Low Back Pain

Publication Title: 
Applied Health Economics and Health Policy

BACKGROUND: Low back pain (LBP) is a major health problem, having a substantial effect on peoples' quality of life and placing a significant economic burden on healthcare systems and, more broadly, societies. Many interventions to alleviate LBP are available but their cost effectiveness is unclear. OBJECTIVES: To identify, document and appraise studies reporting on the cost effectiveness of non-invasive and non-pharmacological treatment options for LBP.

Author(s): 
Andronis, Lazaros
Kinghorn, Philip
Qiao, Suyin
Whitehurst, David G. T.
Durrell, Susie
McLeod, Hugh
Publication Title: 
Annals of Internal Medicine

Background: A 2007 American College of Physicians guideline addressed nonpharmacologic treatment options for low back pain. New evidence is now available. Purpose: To systematically review the current evidence on nonpharmacologic therapies for acute or chronic nonradicular or radicular low back pain. Data Sources: Ovid MEDLINE (January 2008 through February 2016), Cochrane Central Register of Controlled Trials, Cochrane Database of Systematic Reviews, and reference lists.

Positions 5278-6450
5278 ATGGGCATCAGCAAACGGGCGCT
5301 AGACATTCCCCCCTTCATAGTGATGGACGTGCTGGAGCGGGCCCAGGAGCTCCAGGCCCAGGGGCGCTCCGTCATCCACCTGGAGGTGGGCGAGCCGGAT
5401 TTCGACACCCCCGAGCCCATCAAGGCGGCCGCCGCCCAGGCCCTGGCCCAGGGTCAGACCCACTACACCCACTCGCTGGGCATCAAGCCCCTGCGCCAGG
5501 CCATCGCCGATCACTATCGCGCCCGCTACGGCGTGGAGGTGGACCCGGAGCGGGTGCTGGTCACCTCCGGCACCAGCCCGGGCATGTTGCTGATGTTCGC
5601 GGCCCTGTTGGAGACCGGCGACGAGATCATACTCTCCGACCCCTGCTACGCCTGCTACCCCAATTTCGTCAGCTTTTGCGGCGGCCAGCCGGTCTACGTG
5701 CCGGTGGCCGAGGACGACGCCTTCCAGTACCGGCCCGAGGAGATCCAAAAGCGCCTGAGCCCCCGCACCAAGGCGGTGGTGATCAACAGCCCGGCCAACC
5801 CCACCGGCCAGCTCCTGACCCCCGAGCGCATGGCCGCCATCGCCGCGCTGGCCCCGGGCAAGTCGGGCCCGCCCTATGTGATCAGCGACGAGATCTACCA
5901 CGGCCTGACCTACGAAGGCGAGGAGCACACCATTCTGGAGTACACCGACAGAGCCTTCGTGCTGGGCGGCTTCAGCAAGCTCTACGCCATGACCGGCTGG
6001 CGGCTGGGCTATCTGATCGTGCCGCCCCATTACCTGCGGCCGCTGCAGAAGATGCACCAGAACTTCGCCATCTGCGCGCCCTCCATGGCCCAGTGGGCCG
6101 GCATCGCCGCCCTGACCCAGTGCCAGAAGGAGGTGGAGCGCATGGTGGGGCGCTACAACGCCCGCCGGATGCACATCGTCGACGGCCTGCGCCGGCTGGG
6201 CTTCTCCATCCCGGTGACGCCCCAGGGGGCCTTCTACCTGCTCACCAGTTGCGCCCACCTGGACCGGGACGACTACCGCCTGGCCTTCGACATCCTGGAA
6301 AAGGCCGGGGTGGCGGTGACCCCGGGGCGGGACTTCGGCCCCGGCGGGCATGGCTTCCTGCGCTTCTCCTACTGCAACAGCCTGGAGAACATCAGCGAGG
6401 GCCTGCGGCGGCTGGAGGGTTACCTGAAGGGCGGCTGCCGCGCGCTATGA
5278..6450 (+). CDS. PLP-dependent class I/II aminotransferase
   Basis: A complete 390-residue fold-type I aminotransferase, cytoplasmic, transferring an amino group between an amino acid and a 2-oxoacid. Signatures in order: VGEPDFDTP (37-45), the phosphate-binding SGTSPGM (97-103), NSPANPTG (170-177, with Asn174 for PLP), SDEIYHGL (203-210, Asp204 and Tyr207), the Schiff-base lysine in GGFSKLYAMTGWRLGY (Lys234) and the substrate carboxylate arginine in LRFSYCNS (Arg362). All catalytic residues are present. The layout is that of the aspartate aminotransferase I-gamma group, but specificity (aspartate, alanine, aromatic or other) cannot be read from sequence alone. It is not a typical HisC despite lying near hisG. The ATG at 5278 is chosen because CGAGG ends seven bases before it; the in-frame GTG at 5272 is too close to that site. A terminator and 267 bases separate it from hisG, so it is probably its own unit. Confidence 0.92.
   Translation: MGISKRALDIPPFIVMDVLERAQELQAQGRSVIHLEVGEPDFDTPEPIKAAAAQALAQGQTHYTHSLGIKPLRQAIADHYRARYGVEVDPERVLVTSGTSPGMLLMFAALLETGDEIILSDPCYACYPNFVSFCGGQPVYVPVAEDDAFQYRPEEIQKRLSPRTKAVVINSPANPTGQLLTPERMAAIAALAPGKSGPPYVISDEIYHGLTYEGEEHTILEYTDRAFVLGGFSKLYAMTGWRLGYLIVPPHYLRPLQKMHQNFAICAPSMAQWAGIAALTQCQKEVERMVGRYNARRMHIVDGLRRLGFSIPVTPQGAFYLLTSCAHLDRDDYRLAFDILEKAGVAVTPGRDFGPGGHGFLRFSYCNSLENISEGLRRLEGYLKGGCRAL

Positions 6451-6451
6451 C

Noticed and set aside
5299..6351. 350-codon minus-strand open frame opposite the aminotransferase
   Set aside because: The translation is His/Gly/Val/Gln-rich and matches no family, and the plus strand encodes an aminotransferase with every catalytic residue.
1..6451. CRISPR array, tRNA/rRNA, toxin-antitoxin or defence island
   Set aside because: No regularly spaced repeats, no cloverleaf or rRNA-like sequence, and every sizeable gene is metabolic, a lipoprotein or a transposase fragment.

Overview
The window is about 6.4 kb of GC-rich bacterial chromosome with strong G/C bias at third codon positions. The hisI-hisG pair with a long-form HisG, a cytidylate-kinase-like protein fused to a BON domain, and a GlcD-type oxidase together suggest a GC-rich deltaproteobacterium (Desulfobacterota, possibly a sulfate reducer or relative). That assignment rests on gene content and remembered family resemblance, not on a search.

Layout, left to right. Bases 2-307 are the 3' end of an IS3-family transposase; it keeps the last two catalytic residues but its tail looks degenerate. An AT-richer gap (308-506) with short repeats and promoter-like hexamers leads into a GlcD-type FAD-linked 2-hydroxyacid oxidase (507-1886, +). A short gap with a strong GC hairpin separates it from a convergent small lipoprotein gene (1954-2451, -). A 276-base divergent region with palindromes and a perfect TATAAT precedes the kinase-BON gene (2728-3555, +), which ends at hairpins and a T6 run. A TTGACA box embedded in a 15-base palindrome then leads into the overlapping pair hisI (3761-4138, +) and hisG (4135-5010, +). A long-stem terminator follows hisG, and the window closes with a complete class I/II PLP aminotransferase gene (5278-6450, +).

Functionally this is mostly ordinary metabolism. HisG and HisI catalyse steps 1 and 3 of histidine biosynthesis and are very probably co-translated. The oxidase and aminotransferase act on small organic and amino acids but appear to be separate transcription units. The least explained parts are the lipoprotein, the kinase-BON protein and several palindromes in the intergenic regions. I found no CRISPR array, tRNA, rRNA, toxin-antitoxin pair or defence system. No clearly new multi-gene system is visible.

Author(s): 
Chou, Roger
Deyo, Richard
Friedly, Janna
Skelly, Andrea
Hashimoto, Robin
Weimer, Melissa
Fu, Rochelle
Dana, Tracy
Kraegel, Paul
Griffin, Jessica
Grusing, Sara
Brodt, Erika D.
Publication Title: 
Pain Medicine (Malden, Mass.)

OBJECTIVE: This manuscript reviews peer-reviewed literature published from 2010-2012 relevant to the management of chronic pain in the primary care setting. DESIGN: Narrative review of peer-reviewed literature. METHODS: We searched MEDLINE, PubMed, and reference lists and queried expert contacts for English-language studies related to the management of chronic noncancer pain in adult patients in primary care settings.

Author(s): 
Frank, Joseph W.
Bair, Matthew J.
Becker, William C.
Krebs, Erin E.
Liebschutz, Jane M.
Alford, Daniel P.
Publication Title: 
The Spine Journal: Official Journal of the North American Spine Society